The opening chorus of the Gloria of the F major mass couldn't be more different to the equivalent movement in the G minor mass. Here we have the horns and oboes released to be soloists in their own right, working in intricate counterpoint with the strings, and it's here that it becomes obvious that if Bach intended to use this music himself then he must have had two extraordinarily gifted horn players in mind. The choral writing is also virtuosic, in a rollicking 6/8 meter with complex cross rhythms. The exuberance and joy in this music is seriously amazing.
It's also clear that, even though we don't know what the original music was that Bach adapted for this movement, it must have been in da capo form. The middle section begins at "Laudamus te" and the quasi reprise at "Gratias agimus tibi". [listen]
Uniquely among the four Lutheran masses, the first two solo movements of the F major mass are connected. The bass aria "Domine Deus" modulates from C major to G but then stops. It shows its origins as a da capo aria, but Bach only uses the first two sections. [listen] It's then interrupted by the next aria, which is in G minor. This is yet another extensive oboe solo but this time accompanying a soprano. [listen]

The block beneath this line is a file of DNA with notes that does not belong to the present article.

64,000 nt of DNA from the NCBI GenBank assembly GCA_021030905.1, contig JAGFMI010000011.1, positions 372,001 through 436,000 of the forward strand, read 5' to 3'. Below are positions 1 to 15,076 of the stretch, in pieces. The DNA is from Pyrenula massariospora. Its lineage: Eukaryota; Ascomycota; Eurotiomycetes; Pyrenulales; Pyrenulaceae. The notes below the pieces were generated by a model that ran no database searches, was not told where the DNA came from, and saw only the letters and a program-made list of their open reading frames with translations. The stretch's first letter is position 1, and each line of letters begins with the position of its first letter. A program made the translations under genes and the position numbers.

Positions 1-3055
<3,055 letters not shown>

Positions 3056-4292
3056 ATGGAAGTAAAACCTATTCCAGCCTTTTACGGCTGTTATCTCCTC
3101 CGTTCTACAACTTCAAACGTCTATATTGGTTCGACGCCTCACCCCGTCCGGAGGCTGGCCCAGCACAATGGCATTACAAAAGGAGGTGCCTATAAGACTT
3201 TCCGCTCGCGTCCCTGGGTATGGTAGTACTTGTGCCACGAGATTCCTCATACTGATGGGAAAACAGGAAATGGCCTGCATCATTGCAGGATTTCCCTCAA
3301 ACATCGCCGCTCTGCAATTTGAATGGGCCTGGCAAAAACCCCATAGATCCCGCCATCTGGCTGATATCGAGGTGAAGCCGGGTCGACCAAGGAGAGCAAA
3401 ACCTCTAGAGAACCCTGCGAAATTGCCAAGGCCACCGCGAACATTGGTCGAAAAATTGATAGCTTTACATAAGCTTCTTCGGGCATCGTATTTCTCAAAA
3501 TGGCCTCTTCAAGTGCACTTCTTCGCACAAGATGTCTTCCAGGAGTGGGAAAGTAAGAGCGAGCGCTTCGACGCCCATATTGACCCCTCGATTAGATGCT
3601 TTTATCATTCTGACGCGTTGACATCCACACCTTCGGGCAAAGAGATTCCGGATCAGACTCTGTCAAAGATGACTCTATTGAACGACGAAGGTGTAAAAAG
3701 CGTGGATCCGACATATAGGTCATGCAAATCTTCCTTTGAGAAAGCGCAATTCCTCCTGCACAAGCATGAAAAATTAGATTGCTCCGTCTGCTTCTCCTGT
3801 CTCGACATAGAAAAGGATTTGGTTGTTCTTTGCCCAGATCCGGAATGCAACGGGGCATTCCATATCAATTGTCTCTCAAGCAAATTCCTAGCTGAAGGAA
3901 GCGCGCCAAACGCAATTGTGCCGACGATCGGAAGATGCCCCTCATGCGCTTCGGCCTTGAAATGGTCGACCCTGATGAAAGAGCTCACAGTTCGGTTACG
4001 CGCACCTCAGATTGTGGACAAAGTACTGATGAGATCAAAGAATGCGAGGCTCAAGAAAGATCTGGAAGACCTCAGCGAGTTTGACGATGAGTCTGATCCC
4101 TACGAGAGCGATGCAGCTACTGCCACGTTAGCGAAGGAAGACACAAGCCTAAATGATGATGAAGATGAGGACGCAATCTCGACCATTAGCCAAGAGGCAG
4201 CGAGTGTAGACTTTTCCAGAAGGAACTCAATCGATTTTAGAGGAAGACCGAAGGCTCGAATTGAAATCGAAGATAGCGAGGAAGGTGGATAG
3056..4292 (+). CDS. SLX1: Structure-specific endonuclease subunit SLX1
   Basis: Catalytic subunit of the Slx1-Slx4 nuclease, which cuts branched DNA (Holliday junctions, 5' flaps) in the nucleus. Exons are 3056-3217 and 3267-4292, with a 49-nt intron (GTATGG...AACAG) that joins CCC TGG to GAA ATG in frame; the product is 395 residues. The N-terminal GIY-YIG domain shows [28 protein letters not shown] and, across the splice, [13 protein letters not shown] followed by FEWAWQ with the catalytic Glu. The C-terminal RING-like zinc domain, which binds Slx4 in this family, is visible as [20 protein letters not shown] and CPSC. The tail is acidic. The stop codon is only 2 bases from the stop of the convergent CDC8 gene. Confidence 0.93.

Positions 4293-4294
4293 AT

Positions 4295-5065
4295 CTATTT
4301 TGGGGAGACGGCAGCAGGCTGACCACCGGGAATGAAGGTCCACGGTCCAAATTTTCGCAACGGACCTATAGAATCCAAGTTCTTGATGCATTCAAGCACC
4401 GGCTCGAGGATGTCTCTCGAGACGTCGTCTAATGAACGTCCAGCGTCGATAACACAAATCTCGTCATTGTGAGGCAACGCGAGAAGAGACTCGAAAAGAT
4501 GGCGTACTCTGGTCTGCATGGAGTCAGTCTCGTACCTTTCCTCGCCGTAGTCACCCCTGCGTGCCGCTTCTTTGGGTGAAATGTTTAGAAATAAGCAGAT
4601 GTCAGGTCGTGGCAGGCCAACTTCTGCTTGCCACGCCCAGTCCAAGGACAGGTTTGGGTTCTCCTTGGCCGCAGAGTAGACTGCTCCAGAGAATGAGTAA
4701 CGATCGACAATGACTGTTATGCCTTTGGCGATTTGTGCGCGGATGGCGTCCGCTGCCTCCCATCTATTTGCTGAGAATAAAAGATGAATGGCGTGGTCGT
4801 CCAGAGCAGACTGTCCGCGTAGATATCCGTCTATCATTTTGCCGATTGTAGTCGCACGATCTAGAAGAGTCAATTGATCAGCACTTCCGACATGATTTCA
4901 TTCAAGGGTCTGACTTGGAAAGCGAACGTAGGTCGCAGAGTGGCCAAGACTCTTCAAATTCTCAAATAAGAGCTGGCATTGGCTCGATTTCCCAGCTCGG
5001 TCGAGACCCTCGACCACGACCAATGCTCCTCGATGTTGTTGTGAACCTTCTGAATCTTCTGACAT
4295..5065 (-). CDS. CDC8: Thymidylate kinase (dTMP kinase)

A stern-sounding aria in D minor for alto completes the three solo movements in the F major mass. Like the soprano aria before it, its music originated in Bach's cantata No 102. The "Quoniam" is the beginning of the final part of the Gloria text, returning to praise from a series of pleas for mercy, but the D minor key maintains a tone of seriousness a little longer. [listen]
The final chorus of the Gloria in Bach's Mass in F major returns to the scoring and colours of the opening movement, with horns and oboes to the fore in the accompaniment. Based on a movement from his cantata No 40, this fugue in the voices has a drive and energy which hides the incredible intellectual rigour he brought to creating this music. Every part, every voice is important. In a sense, nothing is an accompaniment, and the music moves to its logical yet thrilling climax in under three minutes. [listen]
As I said earlier, the Lutheran masses are hardly ever performed today, and this is a tragedy, although they've been recorded several times in recent years, making this music more widely known and available to music lovers. Fortunately, prejudice against them is fading away as we come to understand that their extensive use of borrowings from earlier works doesn't negate their interest or brilliance as works of art. And the fact that many much-loved works by Bach also use earlier material makes us realise that pedigree has nothing to do with quality, especially when it comes to this composer
This article is based on a pair of Keys To Music programs first aired on ABC Classic FM (now ABC Classic) in September, 2015.